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I deployed on a Digital Ocean's Ubuntu server a web app, but its been run in /root/appfolder.

I have tried chmod 744 /root and also 744 permission on the specific folder inside of root, but i can't access it with my user. I want to make it possible that other developers ssh into the server and have access to the folder.

Maybe I have to create a link to that folder so that every user has it in their home directoy? Up to this point I have no clue on what the most secure or best practice should be, not to say that still I get access denied to that folder using another user even after giving it read privelage.

Solution

chmod 744 /root gives you permission to read, not to open it (execute it). I just had to redefine permissions and chmod -R o+x /root and its done.

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    Your filesystem has clearly-defined places to put applications that can be run by anybody. /root is not one of those places. Why did you choose /root? Why not simply use a correct place?
    – user535733
    Commented May 17, 2021 at 16:06
  • @user535733 However, why other users can't access /root if appropriate permission has been set up is still a completely valid question.
    – raj
    Commented May 17, 2021 at 18:49
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    I understand /root is for the root user. I get it. But why can't other users view the folder if i set the permissions correctly? Commented May 17, 2021 at 19:54

5 Answers 5

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The permissions 744 (r-xr--r--) are wrong. It should be 755 (rwxr-xr-x).

with 744, others can see what is in the directory, but without x on the directory, they can't access anything in it.

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  • Yes. You are correct. Read the complete solution. I figured that out after a few attempts. I thought read implied opening foders. Commented May 19, 2021 at 0:07
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See the Filesystem Hierarcy Standard at https://refspecs.linuxfoundation.org/fhs.shtml.

It explains where things go.

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  • I found the solution. I was doing something wrong. Commented May 17, 2021 at 20:56
  • @GabrielMartinez If you know a solution to your problem, then please write it here as an answer, so if anybody has the same problem, he/she will know how to solve it.
    – raj
    Commented May 17, 2021 at 21:49
  • @raj sorry. I thought posting the solution on top as edit was the way to go. I am new to this. My bad Commented May 26, 2021 at 10:17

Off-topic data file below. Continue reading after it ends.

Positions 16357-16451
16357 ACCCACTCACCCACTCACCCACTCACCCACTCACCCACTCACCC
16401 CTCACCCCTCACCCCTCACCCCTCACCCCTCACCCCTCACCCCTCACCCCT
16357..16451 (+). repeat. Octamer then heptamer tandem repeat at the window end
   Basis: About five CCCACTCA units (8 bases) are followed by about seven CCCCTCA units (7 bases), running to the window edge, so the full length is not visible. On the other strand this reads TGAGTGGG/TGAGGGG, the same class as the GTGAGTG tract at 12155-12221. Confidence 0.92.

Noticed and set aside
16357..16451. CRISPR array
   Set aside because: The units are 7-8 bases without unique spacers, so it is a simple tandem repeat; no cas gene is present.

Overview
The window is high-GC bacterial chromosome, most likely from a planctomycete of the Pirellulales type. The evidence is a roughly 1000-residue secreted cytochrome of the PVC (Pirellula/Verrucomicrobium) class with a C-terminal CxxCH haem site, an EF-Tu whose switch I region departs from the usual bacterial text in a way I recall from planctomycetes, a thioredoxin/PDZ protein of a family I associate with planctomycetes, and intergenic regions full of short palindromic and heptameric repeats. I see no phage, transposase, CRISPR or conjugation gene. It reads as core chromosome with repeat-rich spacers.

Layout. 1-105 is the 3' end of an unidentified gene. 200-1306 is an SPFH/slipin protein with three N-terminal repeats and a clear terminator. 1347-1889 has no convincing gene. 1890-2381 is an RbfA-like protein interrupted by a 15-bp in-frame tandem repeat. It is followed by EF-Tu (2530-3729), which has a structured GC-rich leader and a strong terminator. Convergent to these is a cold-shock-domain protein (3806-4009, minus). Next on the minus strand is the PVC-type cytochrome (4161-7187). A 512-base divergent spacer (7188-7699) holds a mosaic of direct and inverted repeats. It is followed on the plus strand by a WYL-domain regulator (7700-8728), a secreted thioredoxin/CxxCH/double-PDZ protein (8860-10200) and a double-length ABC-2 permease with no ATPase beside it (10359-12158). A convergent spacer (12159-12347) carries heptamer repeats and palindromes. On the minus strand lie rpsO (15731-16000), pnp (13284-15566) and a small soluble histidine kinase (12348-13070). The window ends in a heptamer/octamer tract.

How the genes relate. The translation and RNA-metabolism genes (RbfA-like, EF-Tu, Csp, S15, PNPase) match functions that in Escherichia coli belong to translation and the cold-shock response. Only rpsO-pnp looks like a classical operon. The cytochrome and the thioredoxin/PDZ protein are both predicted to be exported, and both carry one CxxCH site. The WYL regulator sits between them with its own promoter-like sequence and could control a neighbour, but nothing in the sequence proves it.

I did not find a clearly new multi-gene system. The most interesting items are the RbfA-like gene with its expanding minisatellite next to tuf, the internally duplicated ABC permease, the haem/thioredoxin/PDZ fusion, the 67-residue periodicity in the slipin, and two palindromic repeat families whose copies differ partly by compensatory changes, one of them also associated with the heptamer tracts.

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The only users that should have access to /root are root itself or users with sudo access. Changing chmod values is not very good practice. Especially not in or on the root folder. If you want users other than yourself to have access, you can set a user up for sudo access.

To add a user to the sudo group run the command below as root or as another sudo user. Be sure to change “username” with the name of the user that you want to grant permissions to.

$ usermod -aG sudo username

Simply adding the user to the sudo group will require them to use their password every time they use the sudo command. To disable the need for a password, edit the sudoer's file by running:

$ sudo visudo

At the bottom of the file that opens, add this line for every user you want to give passwordless sudo permissions to (be sure to change "username"):

username  ALL=(ALL) NOPASSWD:ALL

Optionally, instead of using individual usernames, you can assign an entire group of users by substituting username with groupname.

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  • I will be doing this. Thanks a lot Commented May 19, 2021 at 0:08
  • One other note. ALWAYS use visudo to edit that file (/etc/sudoers). Using vim or nano or any other editor will not parse it for syntax errors. If you end up saving that file with a syntax error, your life will be not worth living. (lol)
    – DataMinion
    Commented May 24, 2021 at 14:27
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chmod 744 /root gives you permission to read, not to open it (execute it). I just had to redefine permissions and chmod -R o+x /root and its done.

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The other groups of users can have the permission of your /root folder from command line. But if you changed other user's permissions from Menu > Users & Groups > User 1 > Permissions Tab, and remove the root permission, the selected user won't be able to access it. You are now secured.

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  • Thank you for your response. I will be looking into that. Commented May 19, 2021 at 0:06

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